For example, consider the equation 2π‘₯+𝑦=12. To find the derivative of 𝑦 with respect to π‘₯, differentiate each term of the equation with respect to π‘₯:

d/dx​(2x+y)=d/dx​(12)

The derivative of 2x with respect to π‘₯ is 2, and since y is a function of π‘₯, its derivative becomes 𝑑𝑦/𝑑π‘₯​. The derivative of a constant, like 12, is 0:

2+dx/dy​=0

To isolate 𝑑𝑦/𝑑π‘₯​, solve for it:

𝑑𝑦/𝑑π‘₯=βˆ’2

Parametric Derivatives

In a function, we may have the dependent variables x and y which are dependent on the third independent variable. If x = f(t) and y = g(t), then derivative is calculated as dy/dx = f'(x)/g'(x).

Higher-order Derivatives

Higher-order derivatives refer to the derivatives taken multiple times on a function. The first derivative of a function represents the rate at which the function’s output changes with respect to its input. The second derivative, the derivative of the first derivative, provides information about the curvature or the acceleration of the function. Similarly, third-order derivatives and beyond can also be calculated.

Notation of Higher-Order Derivatives

The notation for higher-order derivatives can vary. For a function 𝑦=𝑓(π‘₯), the first three derivatives are often denoted as:

  • First derivative: 𝑓′(π‘₯) or 𝑑𝑦/𝑑π‘₯​
  • Second derivative: 𝑓′′(π‘₯) or 𝑑²𝑦/𝑑π‘₯​
  • Third derivative: 𝑓′′′(π‘₯) or 𝑑³𝑦/𝑑π‘₯​

Partial Derivatives

If u = f(x,y) we can find the partial derivative of with respect to y by keeping x as the constant or we can find the partial derivative with respect to x by keeping y as the constant. Suppose f(x, y) = xΒ³ yΒ² , the partial derivatives of the function are:

βˆ‚f/βˆ‚x(xΒ³ yΒ²) = 3xΒ²y and
βˆ‚f/βˆ‚y(xΒ³ yΒ²) = xΒ³ 2y
Further, we can find the second-order partial derivatives also like βˆ‚Β²f/βˆ‚xΒ², βˆ‚Β²f/βˆ‚yΒ², βˆ‚Β²f/βˆ‚x βˆ‚y, and βˆ‚Β²f/βˆ‚y βˆ‚x.

Finding Derivative Using Logarithmic Differentiation

In instances where functions are highly complex or involve one function raised to the power of another, such as 𝑦=𝑓(π‘₯)ᡍ⁽ˣ⁾, traditional methods of differentiation may not suffice. To tackle these challenges, we can employ a technique called logarithmic differentiation. This method involves taking the natural logarithm (ln) of both sides of the equation, simplifying using logarithmic properties, and then differentiating both sides with respect to π‘₯. Here’s how logarithmic differentiation is typically applied:

  1. Start by taking the natural logarithm of both sides: ln⁑(𝑦)=ln⁑(𝑓(π‘₯)𝑔(π‘₯)).
  2. Simplify using the logarithm power rule: ln⁑(𝑦)=𝑔(π‘₯)β‹…ln⁑(𝑓(π‘₯))
  3. Differentiate both sides with respect to π‘₯, applying the chain rule on the left side and the product rule on the right side.
  4. Solve for 𝑑𝑦/𝑑π‘₯​ to find the derivative of the original function

Maxima/Minima by Using Derivatives

Maxima and minima refer to the highest and lowest values, respectively, that a function achieves within a given range. A maximum point on a function is where the function value is higher than at any other point nearby, while a minimum point is where the function value is lower than at any point in its vicinity. These points can be categorized as either local or global:

  • Local maximum (or minimum): The function value is the highest (or lowest) in a small surrounding neighborhood.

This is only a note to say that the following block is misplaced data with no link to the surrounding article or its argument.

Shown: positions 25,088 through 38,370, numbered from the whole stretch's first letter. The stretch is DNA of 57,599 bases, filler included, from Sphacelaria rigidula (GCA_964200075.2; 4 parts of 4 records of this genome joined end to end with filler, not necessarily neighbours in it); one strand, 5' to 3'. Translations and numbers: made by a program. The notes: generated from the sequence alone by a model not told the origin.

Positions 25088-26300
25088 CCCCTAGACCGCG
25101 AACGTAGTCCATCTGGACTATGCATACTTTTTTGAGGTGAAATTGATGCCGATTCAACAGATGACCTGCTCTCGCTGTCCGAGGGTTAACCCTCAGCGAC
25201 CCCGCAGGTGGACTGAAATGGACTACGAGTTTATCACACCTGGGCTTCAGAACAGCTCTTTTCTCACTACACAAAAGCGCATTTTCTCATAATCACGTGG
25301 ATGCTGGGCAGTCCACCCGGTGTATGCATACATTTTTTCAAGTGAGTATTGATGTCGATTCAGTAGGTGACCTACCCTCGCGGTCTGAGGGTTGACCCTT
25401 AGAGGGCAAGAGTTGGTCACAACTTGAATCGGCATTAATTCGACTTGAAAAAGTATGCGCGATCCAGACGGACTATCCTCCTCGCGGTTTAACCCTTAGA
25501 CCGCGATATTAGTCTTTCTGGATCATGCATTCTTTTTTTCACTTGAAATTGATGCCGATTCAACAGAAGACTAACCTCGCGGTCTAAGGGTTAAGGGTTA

• Global maximum (or minimum): The function value is the highest (or lowest) across the entire domain of the function.

Steps to Find Maxima and Minima Using Derivatives

  1. Find the derivative: Calculate the first derivative 𝑓′(π‘₯) of the function 𝑓(π‘₯). This derivative represents the rate of change of the function.
  2. Set the derivative to zero: Solve the equation 𝑓′(π‘₯)=0 to find the critical points. These are potential candidates for maxima and minima since the slope of the tangent at these points is zero.
  3. Determine the nature of critical points: To classify each critical point as a maximum, minimum, or neither, use the second derivative test:
    • Compute the second derivative 𝑓′′(π‘₯).
    • Substitute the critical points into 𝑓′′(π‘₯):
      • If 𝑓′′(π‘₯)>0, the function has a local minimum at that point.
      • If 𝑓′′(π‘₯)<0, the function has a local maximum at that point.
      • If 𝑓′′(π‘₯)=0, the test is inconclusive, and further analysis is required (possibly using higher derivatives or other methods).

Practice Problems on Derivatives

Problem 1: Calculate the derivative of the function: 𝑓(π‘₯)=7π‘₯⁴

Solution: Using the power rule, 𝑓′(π‘₯)=4β‹…7π‘₯⁴⁻¹=28π‘₯Β³.

Problem 2: Find the derivative of the function: 𝑔(π‘₯)=π‘₯Β²β‹…ln⁑(π‘₯)

Solution:

Using the product rule, 𝑔′(π‘₯)=(π‘₯Β²)β€²β‹…ln⁑(π‘₯)+π‘₯Β²β‹…(ln⁑(π‘₯))β€²

𝑔′(π‘₯)=2π‘₯β‹…ln⁑(π‘₯)+π‘₯Β²β‹…1/π‘₯=2π‘₯ln⁑(π‘₯)+π‘₯

FAQs

What Are Derivatives in Simple Terms?

Derivatives are financial instruments whose value is derived from the performance of underlying assets such as stocks, bonds, commodities, or market indexes. They are used primarily for hedging risk or speculating on price movements of the underlying assets.

What Are the 4 Main Derivatives?

The four main types of derivatives are:

  1. Futures: Contracts to buy or sell an asset at a predetermined future date and price.
  2. Options: Contracts that give the right, but not the obligation, to buy or sell an asset at a set price before a certain date.
  3. Swaps: Agreements to exchange one set of cash flows for another.
  4. Forwards: Customized contracts to buy or sell an asset at a set price and date, typically used by institutions.

What Is the Basic Concept of Derivatives?

The basic concept of derivatives is to provide a way to manage financial risk by allowing investors to hedge against potential losses or speculate on changes in the underlying asset’s price. Derivatives set terms for buying or selling assets at future dates, based on predictions of asset price movements.

What Is Derivative Used in Real Life?

In real life, derivatives are used in various ways:

  • Businesses use them to hedge against changes in commodity prices or currency exchange rates.
  • Investors use them to speculate on price movements without actually owning the underlying asset.
  • Insurance companies use them to manage risk exposure.

How Do You Make Money from Derivatives?

Making money from derivatives involves strategies like hedging, which protects against losses in other investments, and speculation, where traders predict market movements to profit from price discrepancies. Success in derivatives trading requires understanding market conditions and the behavior of the underlying assets.